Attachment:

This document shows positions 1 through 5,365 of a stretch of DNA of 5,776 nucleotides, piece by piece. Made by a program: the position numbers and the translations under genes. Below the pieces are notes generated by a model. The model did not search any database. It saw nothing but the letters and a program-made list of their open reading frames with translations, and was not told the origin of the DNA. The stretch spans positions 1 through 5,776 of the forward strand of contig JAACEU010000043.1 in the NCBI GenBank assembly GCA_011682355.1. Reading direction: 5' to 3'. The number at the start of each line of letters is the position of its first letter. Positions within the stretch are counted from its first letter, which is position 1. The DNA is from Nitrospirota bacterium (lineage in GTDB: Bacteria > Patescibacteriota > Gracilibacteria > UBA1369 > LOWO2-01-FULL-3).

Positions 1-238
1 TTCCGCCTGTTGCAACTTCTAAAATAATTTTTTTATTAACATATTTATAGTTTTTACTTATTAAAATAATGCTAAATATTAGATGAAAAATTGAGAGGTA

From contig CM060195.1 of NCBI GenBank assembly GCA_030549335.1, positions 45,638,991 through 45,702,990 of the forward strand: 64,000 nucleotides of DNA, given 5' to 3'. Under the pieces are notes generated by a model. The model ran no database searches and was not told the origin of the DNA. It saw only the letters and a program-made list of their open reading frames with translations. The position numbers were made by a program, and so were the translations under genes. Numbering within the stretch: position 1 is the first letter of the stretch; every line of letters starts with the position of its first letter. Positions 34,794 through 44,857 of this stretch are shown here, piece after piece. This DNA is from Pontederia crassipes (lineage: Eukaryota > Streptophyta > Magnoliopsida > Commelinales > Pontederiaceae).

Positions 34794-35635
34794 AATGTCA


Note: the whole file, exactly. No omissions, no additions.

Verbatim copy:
This document shows positions 1 through 5,365 of a stretch of DNA of 5,776 nucleotides, piece by piece. Made by a program: the position numbers and the translations under genes. Below the pieces are notes generated by a model. The model did not search any database. It saw nothing but the letters and a program-made list of their open reading frames with translations, and was not told the origin of the DNA. The stretch spans positions 1 through 5,776 of the forward strand of contig JAACEU010000043.1 in the NCBI GenBank assembly GCA_011682355.1. Reading direction: 5' to 3'. The number at the start of each line of letters is the position of its first letter. Positions within the stretch are counted from its first letter, which is position 1. The DNA is from Nitrospirota bacterium (lineage in GTDB: Bacteria > Patescibacteriota > Gracilibacteria > UBA1369 > LOWO2-01-FULL-3).

Positions 1-238
1 TTCCGCCTGTTGCAACTTCTAAAATAATTTTTTTATTAACATATTTATAGTTTTTACTTATTAAAATAATGCTAAATATTAGATGAAAAATTGAGAGGTA

From contig CM060195.1 of NCBI GenBank assembly GCA_030549335.1, positions 45,638,991 through 45,702,990 of the forward strand: 64,000 nucleotides of DNA, given 5' to 3'. Under the pieces are notes generated by a model. The model ran no database searches and was not told the origin of the DNA. It saw only the letters and a program-made list of their open reading frames with translations. The position numbers were made by a program, and so were the translations under genes. Numbering within the stretch: position 1 is the first letter of the stretch; every line of letters starts with the position of its first letter. Positions 34,794 through 44,857 of this stretch are shown here, piece after piece. This DNA is from Pontederia crassipes (lineage: Eukaryota > Streptophyta > Magnoliopsida > Commelinales > Pontederiaceae).

Positions 34794-35635
34794 AATGTCA